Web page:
“It’s like oil and water,” he says. “Young people like me who are more flashy, and the old money that doesn’t want to show wealth that way.”

Chu goes back and forth on what his wealth means. He says his generation, which is both brand-conscious and socially conscious when it comes to issues like income inequality, has “a love/hate relationship with money.”

He introduces me to his friend Danni Lin of Bellevue, a fellow luxury-car enthusiast who just opened Great Wine, an appointment-only tasting room geared toward 20- and 30-somethings in the swanky Elements residential-tower complex in downtown Bellevue.

“When I first came to Seattle, just having a Porsche was a big thing” in her peer group, Lin, a 28-year-old Ferrari owner, says. “In the last two years especially, everybody has a Ferrari.”

Lin, who was born in China, says her parents sent her to high school in Canada so she could learn English. She studied statistics, math, finance and risk management at the University of Washington and worked for a time at Microsoft.

To make wine appreciation less intimidating, Great Wine customers can choose based on vinotype testing that breaks down each person’s taste preferences.

Lin produces her own branded wine in California, and a portion of it is exported to Asia, an emerging market.

Lin and Chu represent a culturally diverse generation of entrepreneurial, social-media-savvy millennials who might live and do business in places like Seattle and Bellevue but whose lives defy borders. If Greater Seattle has become a world-class metropolis, they are among its ambassadors.

And in this growing realm, luxury cars are tools for networking, Lin and Chu say, not just pleasure rides.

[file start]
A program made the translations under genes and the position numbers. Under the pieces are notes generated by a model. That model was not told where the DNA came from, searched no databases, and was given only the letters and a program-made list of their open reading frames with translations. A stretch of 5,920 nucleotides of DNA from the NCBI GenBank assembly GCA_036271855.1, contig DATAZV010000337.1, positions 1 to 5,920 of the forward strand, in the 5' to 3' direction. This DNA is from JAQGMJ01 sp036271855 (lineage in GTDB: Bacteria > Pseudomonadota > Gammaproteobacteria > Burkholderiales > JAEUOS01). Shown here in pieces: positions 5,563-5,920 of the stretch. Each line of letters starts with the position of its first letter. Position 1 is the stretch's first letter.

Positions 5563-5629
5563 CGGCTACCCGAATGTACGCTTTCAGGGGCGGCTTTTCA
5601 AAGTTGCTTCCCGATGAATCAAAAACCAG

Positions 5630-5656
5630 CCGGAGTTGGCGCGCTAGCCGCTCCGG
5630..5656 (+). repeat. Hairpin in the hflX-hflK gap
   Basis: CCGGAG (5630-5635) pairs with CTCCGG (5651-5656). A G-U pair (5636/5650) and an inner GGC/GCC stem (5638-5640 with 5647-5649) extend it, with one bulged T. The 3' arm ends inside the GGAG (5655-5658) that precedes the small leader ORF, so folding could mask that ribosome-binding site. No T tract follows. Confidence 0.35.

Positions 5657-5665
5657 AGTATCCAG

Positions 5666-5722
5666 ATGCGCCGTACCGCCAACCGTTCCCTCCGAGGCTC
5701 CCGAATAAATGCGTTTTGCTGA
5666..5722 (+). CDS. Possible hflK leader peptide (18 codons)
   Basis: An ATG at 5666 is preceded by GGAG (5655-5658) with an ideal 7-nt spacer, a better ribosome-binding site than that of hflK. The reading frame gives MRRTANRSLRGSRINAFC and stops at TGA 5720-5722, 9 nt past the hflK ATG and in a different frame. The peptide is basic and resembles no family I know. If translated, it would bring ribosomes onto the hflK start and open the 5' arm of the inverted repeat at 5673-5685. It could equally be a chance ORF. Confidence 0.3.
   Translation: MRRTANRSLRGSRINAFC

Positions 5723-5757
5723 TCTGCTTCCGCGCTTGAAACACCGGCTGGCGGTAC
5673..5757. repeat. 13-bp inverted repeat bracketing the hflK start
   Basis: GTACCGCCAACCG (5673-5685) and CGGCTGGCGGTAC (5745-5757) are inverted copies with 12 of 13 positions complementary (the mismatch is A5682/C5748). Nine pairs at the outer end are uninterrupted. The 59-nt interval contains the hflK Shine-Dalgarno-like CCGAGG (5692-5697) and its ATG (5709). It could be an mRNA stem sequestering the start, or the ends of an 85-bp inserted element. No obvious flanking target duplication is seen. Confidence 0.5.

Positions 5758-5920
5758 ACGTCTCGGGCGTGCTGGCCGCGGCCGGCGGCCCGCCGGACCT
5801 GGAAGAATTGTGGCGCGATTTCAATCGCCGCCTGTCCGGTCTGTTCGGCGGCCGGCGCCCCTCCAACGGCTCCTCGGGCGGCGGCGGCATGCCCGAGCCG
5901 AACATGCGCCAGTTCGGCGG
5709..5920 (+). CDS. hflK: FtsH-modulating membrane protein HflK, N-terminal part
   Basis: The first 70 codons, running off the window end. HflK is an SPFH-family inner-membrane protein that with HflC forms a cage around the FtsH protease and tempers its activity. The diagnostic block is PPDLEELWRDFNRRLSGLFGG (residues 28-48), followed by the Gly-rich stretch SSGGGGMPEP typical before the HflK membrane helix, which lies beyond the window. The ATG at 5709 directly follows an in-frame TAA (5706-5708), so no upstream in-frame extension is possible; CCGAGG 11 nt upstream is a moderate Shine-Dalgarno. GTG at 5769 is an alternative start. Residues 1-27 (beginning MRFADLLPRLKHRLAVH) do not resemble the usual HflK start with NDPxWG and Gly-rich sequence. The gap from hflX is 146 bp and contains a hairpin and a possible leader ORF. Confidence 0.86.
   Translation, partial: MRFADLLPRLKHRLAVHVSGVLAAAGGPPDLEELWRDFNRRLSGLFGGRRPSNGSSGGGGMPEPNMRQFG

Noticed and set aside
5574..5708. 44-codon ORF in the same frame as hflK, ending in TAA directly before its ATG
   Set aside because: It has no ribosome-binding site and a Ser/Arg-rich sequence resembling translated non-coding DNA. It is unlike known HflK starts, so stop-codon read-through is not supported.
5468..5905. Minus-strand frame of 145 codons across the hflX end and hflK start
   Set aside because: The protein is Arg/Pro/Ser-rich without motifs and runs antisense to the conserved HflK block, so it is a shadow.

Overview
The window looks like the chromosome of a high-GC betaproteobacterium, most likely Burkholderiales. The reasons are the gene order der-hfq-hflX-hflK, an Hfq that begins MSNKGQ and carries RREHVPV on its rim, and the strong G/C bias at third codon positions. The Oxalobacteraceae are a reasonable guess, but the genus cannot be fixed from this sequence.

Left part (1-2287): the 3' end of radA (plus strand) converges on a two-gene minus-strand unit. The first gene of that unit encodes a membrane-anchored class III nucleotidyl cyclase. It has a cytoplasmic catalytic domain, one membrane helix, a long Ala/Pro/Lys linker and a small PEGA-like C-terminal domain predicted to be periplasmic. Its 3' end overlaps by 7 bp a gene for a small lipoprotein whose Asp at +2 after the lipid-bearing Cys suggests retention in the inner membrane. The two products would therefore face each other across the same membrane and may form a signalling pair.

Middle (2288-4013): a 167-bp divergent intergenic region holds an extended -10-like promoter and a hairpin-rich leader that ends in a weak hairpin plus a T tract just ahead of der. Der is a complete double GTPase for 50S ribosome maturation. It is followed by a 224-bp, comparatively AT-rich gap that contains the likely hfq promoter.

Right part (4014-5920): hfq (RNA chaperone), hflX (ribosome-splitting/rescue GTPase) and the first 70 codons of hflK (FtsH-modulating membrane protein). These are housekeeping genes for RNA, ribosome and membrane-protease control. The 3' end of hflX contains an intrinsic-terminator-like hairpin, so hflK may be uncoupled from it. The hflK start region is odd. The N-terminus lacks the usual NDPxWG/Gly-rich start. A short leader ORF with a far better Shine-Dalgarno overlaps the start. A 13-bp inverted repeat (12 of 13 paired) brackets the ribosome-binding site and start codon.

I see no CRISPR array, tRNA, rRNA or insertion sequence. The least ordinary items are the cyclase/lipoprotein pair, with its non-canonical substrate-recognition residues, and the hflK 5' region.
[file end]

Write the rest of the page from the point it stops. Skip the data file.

Zadart Exotic Car Club and Rentals, also in Bellevue, caters to professional athletes, wealthy tech employees and visitors but also to aspirational car lovers who aren’t rich, Zadart’s social-media manager, Eric Reiff, says.

“Maybe you can’t afford a $300,000 Ferrari, but maybe you can afford a $1,500 rental for a day; it’s a whole different world, and it’s nice to get a little taste of it,” Reiff says.

As we speak, Spokane-based welding contractor Steve Wurslin and a work partner drive in to check out the cars.

Wurslin, 29, used to work in the oil fields of North Dakota, but the strong construction market in the Northwest drove him back home to Spokane. He started a welding and trucking company in 2016.

Business in the Seattle-Bellevue area, where he often travels for contracts, is great.

Wurslin eyes a lime-green Lamborghini, sticker price $498,000, that rents for $2,400 a day.

“One day, I’ll have one,” he says. “That and a Viper.”


IDEALLY, THE RISING tide of a robust economy lifts all boats.

On paper, anyway, that is true.

In April, the unemployment rate for the Seattle-Bellevue-Everett metro area stood at 3.3 percent, down from 4.2 percent the same month in 2016.

But it’s hard to ignore the sinking feeling brought on by our rising fortunes.